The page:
Alfonso IX and Berenguela refused to separate, and Berenguela eventually bore five children. These children were judged illegitimate by the pope, but Alfonso IX ignored this, naming his son, Fernando, heir to the Leonese throne. After a period of intense crisis, Fernando, the son of a daughter of Castile and the king of Leon, finally was given legitimacy by the pope in 1218, and the tension between Castile and Leon was finally ended, as it had been planned by Alfonso VIII, when Fernando became Fernando III, king of Castile and Leon. A crisis that threatened regional stability when popes and kings clashed is reflected and resolved in a work of fiction, in which the Cid is represented as illegitimate, but manages to earn, through his intrinsic worth, the approbation of his peers and, more importantly, the approval of God. It is important to note that the Cid's champions, in the final three duels, fight for the Cid and his family's honor and win, not because of their skill in fighting, but because God wills it. The clash of church and state, illustrated by the series of interdictions imposed on Spanish regions by various popes in the late twelfth century to force them to change their dynastic politics, is resolved in the epic when God remains consistently on the Cid's side throughout his struggle with the Moors and with those who would insult his family. A political and moral message is thus sent by this text, which works to uphold the prestige of a ruler who is tainted by the hint of illegitimacy.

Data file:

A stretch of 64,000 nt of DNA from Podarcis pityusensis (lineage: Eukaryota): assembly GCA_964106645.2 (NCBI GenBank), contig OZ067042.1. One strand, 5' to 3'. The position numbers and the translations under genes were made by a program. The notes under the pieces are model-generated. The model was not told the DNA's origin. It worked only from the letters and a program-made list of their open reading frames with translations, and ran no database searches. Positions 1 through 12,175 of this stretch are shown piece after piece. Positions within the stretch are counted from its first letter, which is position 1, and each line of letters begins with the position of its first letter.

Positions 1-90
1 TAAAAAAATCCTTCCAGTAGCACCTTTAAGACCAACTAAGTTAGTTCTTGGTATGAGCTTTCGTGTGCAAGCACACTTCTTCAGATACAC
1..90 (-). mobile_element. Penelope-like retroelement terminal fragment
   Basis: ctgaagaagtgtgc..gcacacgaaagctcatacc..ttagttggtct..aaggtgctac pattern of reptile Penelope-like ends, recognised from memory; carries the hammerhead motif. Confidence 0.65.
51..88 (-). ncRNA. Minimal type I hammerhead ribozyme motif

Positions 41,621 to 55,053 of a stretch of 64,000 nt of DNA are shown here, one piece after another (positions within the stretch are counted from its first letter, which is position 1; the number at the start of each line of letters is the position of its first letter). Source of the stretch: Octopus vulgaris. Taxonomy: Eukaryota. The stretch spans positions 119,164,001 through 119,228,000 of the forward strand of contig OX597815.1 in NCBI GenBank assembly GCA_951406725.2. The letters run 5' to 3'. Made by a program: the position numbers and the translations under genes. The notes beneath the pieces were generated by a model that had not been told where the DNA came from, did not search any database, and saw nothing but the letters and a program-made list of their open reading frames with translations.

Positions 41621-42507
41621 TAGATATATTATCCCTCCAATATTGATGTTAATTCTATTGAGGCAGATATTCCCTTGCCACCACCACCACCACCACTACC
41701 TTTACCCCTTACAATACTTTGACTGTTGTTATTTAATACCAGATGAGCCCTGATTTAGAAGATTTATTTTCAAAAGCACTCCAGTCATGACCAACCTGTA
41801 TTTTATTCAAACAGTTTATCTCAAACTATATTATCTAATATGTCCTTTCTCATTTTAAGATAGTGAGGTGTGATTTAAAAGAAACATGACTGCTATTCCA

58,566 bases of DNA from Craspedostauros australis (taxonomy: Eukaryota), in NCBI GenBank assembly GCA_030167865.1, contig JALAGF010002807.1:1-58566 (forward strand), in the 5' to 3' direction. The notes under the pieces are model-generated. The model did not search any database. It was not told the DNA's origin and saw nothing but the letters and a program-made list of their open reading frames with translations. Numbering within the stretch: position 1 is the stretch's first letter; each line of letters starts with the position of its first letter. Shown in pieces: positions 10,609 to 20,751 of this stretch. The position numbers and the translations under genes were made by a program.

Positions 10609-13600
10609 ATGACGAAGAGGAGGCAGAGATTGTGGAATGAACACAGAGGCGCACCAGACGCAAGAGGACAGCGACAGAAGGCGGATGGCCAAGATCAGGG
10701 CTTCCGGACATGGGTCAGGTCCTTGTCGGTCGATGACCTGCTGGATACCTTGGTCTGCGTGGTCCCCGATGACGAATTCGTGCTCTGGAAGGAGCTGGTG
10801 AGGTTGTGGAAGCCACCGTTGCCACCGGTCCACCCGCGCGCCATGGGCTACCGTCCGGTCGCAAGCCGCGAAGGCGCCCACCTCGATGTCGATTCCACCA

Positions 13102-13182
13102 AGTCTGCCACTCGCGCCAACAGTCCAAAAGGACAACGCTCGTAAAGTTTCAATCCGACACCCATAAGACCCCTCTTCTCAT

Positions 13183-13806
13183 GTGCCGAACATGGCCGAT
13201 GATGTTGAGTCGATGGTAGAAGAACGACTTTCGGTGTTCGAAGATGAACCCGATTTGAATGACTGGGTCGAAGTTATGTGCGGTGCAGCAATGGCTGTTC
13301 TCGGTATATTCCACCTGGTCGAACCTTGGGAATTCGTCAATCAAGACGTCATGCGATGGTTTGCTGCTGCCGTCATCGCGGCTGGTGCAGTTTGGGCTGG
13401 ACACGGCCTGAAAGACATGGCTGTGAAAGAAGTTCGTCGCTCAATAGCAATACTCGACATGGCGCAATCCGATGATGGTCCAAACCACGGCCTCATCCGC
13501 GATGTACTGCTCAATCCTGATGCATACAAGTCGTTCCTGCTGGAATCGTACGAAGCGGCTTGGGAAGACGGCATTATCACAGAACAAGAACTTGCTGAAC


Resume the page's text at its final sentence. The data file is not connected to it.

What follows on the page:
The link between the Church and the Cid's descendants becomes clear when one takes into account the importance of churches and monasteries for royal families in the Middle Ages. In exchange for political and spiritual support in the form of sermons preached and masses said for the benefit of a powerful family, these families often donated great sums of money for the maintenance of the resident monks. Two institutions figure importantly in the history of this epic; the first is San Pedro de Cardeñ a, and the second is, according to Duggan, Santa María de Huerta. The former was powerful during the reign of Alfonso VI (the king who interacted with the Cid) and the latter was a newer institution, established by Alfonso VIII, who himself placed the keystone of the building in the ground. Huerta was also patronized, or given financial support, by the Lara family, allies of Alfonso VIII. Alfonso visited Huerta several times, and Duggan suggests that one of these occasions may have been commemorated by the composition of the 1207 manuscript of the Cantar de mio Cid. The mysterious "Per Abbad" who "wrote down" the text may refer to the Abbot Pedro I, who was Abbot at Huerta around 1203 through 1210. He might have presented it to Alfonso VIII on one of his visits in 1207.